(iii) The development of a 2-D MHD fluid code for edge plasma has been initiated. It is based on the numerical solution of the fluid transport equations of Braginskii based on Cartesian coordinate system. The development of the MHD fluid code will be continued next year.

(iv) For the X-CA SOC model, no work was done in the period in subject, since our alternative MHD modeling tool, the MHD code MYDAS, has reached by now an advanced state, which lessens the need for a SOC model, also not least since there is not much evidence for SOC states at the MHD level in fusion devices (contrary to the kinetic level).

(v) In order to validate the SOC model for ITG mode driven turbulence, a spectral analysis of the heat-fluxes in radial direction was made, with aim the comparison to published results from gyrokinetic (GC) simulations. Contrary to the GC results, the spectra were found to be flat (white noise), which must be attributed to the one dimensional form of the model, where SOC is known to exhibit only a limited number of its standard properties. This made clear the need to extend the SOC model to 2D, which could not yet have been done in the period in subject. Also, the threshold has been made radially dependent, yielding more realistic profiles at the plasma center. Having given priority to validation of the model, the determination of the transport coefficients, for use in the Fokker Planck code CHET1, and the study of transport barriers have not yet been done (related work on gyrokinetic simulations is reported below) For more details, see ANNEX 31 (in collaboration with Uni. Bayreuth).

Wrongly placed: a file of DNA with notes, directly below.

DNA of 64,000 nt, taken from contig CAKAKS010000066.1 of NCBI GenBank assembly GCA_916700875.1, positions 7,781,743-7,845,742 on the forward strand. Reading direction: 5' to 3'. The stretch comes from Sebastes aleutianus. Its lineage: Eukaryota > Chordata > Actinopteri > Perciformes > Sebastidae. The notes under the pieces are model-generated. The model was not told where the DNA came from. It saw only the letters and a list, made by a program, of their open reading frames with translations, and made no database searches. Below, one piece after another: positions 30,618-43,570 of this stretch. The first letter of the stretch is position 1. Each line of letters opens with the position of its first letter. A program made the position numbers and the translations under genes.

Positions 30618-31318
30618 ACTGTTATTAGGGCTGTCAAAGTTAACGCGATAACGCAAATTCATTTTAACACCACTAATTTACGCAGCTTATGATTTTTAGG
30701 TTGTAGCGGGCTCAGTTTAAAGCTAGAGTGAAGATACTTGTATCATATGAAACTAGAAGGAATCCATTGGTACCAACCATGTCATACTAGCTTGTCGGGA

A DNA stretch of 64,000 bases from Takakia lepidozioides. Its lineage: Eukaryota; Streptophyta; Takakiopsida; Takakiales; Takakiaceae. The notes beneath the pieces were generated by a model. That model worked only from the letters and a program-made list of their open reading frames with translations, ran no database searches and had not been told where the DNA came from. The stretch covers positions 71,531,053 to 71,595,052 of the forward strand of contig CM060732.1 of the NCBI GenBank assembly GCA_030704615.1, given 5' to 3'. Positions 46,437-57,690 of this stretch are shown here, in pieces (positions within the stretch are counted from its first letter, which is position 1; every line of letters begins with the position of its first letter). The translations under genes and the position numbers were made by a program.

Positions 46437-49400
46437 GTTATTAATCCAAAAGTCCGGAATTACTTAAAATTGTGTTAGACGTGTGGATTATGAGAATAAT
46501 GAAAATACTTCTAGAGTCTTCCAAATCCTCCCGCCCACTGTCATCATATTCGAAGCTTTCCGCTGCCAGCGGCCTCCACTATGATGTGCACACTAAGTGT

(vi) For the test-particle simulations, an appropriate guiding-centre approximation has been determined and implemented, as well as a collisional term has been added and implemented in the equations of motion (for the Lorentz-force and for the guiding center approximation). For the study of transport in NTM with ECRH, the form of the NTM model has been improved, the determined statistics has been extended to include transport in velocity space, and a criterion has been implemented to select between trapped (banana) and free orbits. So-far, the particles are tracked without ECRH. In parallel, transport in an ETB (pedestal), as modeled by the MHD code MYDAS, has been studied, with so-far very preliminary results (anomalous transport in parallel velocity was found). Preliminary studies of transport in the pedestal have also been done with the gyrokinetic code GENE and are reported below (item ix). The complex problem of electron heat transport under conditions of multi-scale physics could not have been initiated yet. For more details, see ANNEX 32 (in collaboration with, MEdC, Univ. of Craiova).